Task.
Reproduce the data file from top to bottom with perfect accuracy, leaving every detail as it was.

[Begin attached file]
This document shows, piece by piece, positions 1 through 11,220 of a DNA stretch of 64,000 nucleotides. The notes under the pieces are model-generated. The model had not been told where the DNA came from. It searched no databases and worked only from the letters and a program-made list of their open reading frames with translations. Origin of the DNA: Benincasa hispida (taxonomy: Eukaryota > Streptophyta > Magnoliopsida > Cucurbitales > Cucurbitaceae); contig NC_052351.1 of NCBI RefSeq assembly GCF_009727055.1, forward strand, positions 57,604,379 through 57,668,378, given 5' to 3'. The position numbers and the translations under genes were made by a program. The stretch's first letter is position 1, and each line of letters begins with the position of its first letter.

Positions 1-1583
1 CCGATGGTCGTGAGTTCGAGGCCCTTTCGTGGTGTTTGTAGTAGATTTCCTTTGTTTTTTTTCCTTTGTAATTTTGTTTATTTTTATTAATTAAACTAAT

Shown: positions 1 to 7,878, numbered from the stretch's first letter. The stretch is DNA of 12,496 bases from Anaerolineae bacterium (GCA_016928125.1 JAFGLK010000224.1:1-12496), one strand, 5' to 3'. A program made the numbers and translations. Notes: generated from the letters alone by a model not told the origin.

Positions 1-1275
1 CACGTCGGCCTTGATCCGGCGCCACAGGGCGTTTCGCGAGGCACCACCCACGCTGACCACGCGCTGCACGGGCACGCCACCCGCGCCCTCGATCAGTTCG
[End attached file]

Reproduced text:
This document shows, piece by piece, positions 1 through 11,220 of a DNA stretch of 64,000 nucleotides. The notes under the pieces are model-generated. The model had not been told where the DNA came from. It searched no databases and worked only from the letters and a program-made list of their open reading frames with translations. Origin of the DNA: Benincasa hispida (taxonomy: Eukaryota > Streptophyta > Magnoliopsida > Cucurbitales > Cucurbitaceae); contig NC_052351.1 of NCBI RefSeq assembly GCF_009727055.1, forward strand, positions 57,604,379 through 57,668,378, given 5' to 3'. The position numbers and the translations under genes were made by a program. The stretch's first letter is position 1, and each line of letters begins with the position of its first letter.

Positions 1-1583
1 CCGATGGTCGTGAGTTCGAGGCCCTTTCGTGGTGTTTGTAGTAGATTTCCTTTGTTTTTTTTCCTTTGTAATTTTGTTTATTTTTATTAATTAAACTAAT

Shown: positions 1 to 7,878, numbered from the stretch's first letter. The stretch is DNA of 12,496 bases from Anaerolineae bacterium (GCA_016928125.1 JAFGLK010000224.1:1-12496), one strand, 5' to 3'. A program made the numbers and translations. Notes: generated from the letters alone by a model not told the origin.

Positions 1-1275
1 CACGTCGGCCTTGATCCGGCGCCACAGGGCGTTTCGCGAGGCACCACCCACGCTGACCACGCGCTGCACGGGCACGCCACCCGCGCCCTCGATCAGTTCG